Get rid of unused drugs during take-back event

Doing some spring cleaning this weekend? Don’t forget your medicine cabinet, officials advise.

The National Prescription Drug Take Back Campaign is set for 10 a.m. to 2 p.m. Saturday at roughly 4,000 drop-off locations across the nation, according to the Drug Enforcement Administration.

It’s a chance to dispose of old, expired and unneeded medications that might be lingering around the house. It keeps them out of the wrong hands, away from children and doesn’t pose a potential risk of making it into waterways, as flushing them down the drain or toilet might.

Take Back Day is also free and can be done anonymously — just bring them to the designated sites and they’re out of your life.

Since its inception more than a decade ago, Take Back Day has removed 8,950 tons of medication from circulation, according to the DEA.

There are some rules on what can be discarded. Prescription and over-the-counter drugs in tablets, capsules, patches and other solid forms are allowed. Liquid products, such as cough syrup, will be taken as well if they remain in their original container, with the cap on tightly to prevent leakage.

Syringes, sharps and illicit drugs will not be accepted. Neither will vitamin/supplements or personal care products such as hand sanitizers, shampoos, soaps, lotions, sunscreens, etc. No vapes or recreational marijuana products, either.

For more information on Take Back Day, go to www.DEATakeBack.com.

Unused or expired prescription medications are a public-safety issue, leading to accidental poisoning, overdose and abuse, according to the DEA.

Pharmaceutical drugs are just as dangerous as street drugs when taken without a prescription or a doctor’s supervision, the DEA advised in a news release, adding that the majority of those abusing prescription drugs get them from family and friends, or the home medicine cabinet.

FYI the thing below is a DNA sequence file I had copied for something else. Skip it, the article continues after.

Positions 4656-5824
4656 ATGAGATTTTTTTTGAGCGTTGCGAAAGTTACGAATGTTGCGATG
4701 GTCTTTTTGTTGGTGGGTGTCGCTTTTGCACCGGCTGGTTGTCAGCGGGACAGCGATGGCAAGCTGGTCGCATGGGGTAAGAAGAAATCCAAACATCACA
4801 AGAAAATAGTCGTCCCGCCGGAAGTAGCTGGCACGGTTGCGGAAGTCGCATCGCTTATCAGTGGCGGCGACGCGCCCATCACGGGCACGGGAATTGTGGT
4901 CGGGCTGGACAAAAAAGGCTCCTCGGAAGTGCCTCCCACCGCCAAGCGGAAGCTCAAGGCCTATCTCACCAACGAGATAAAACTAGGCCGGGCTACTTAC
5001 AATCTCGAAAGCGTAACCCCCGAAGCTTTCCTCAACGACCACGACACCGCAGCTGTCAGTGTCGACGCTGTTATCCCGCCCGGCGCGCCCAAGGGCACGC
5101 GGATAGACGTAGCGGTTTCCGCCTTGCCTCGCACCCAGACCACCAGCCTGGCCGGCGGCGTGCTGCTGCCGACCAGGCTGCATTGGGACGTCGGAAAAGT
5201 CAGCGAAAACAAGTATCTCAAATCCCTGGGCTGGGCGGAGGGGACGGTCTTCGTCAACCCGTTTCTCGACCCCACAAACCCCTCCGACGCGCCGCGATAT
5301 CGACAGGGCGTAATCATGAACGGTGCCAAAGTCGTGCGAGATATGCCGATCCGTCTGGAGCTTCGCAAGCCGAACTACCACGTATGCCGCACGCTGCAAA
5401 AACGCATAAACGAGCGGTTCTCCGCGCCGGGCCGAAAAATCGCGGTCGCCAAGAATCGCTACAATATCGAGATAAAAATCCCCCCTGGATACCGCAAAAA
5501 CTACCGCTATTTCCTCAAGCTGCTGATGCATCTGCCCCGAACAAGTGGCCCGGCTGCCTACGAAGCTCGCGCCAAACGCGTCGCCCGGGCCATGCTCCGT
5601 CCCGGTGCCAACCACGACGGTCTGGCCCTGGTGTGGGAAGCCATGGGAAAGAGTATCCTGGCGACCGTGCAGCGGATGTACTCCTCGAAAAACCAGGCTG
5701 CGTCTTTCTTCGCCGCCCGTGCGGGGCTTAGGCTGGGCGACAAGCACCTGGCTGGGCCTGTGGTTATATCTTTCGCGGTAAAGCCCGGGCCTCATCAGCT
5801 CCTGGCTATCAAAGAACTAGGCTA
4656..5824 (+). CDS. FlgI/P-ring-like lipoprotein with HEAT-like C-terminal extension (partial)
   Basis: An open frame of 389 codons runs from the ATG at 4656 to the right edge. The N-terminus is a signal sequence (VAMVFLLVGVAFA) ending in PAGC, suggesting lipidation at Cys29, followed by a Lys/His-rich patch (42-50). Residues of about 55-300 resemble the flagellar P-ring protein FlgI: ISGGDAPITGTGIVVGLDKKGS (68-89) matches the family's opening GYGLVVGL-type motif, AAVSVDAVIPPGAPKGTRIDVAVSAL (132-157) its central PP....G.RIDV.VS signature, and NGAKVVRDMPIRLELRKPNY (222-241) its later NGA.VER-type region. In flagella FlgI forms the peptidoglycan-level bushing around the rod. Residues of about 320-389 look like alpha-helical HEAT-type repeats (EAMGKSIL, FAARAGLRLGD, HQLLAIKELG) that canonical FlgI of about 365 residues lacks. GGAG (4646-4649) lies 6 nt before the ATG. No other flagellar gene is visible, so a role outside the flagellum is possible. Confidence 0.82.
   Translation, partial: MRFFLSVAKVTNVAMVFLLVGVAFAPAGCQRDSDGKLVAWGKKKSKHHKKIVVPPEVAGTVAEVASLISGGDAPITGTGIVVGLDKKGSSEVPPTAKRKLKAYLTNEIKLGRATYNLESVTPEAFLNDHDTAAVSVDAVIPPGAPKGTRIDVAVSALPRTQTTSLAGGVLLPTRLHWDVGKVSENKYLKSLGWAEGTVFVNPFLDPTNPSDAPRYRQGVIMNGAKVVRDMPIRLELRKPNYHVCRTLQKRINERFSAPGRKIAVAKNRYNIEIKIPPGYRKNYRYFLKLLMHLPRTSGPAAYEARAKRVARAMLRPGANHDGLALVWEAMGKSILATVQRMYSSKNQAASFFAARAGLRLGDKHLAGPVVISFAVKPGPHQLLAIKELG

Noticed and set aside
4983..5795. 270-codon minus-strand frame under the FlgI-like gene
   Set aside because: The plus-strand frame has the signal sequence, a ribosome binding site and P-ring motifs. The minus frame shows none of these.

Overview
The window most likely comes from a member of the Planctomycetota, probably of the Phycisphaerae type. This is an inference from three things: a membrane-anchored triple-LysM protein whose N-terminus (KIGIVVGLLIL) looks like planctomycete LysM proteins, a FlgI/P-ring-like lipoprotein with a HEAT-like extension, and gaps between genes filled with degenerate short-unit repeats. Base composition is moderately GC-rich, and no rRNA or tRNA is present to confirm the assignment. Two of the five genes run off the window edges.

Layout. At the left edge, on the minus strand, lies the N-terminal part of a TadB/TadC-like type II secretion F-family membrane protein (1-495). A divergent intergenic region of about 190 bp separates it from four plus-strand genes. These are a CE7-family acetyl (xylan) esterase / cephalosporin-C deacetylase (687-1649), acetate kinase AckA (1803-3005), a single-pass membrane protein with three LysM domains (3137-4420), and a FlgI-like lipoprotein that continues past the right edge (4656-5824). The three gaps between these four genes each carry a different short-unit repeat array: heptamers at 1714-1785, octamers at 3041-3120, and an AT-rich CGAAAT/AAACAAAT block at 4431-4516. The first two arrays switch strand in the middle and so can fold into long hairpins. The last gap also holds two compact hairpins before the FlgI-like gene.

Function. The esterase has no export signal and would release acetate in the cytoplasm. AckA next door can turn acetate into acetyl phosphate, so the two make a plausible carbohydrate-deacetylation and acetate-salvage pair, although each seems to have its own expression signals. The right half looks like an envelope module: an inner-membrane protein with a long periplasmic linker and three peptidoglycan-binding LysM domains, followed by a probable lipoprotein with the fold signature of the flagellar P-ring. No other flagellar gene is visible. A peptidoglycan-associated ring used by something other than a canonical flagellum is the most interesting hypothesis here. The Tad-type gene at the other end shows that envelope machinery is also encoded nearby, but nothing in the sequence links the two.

Unused prescription drugs thrown in the trash can be retrieved and abused, or illegally sold. They also can contaminate groundwater or soil. Unused drugs that are flushed can contaminate the water supply. Proper disposal of unused drugs saves lives and protects the environment, according to the DEA and the Michigan Department of Environment, Great Lakes and Energy, or EGLE.

For more information on drug treatment and prevention, go to Michigan.gov/Opioids. To find additional, year-round drop-off locations that accept other medications, supplements, needles/sharps and more, go to Michigan.gov/EGLEDrugDisposal and search EGLE’s Household Drug Take Back Web Map. EGLE’s map is easy to use and available all year round — enter a zip code in the upper left corner, and the map will show nearby collections, plus provide details on what materials are accepted.


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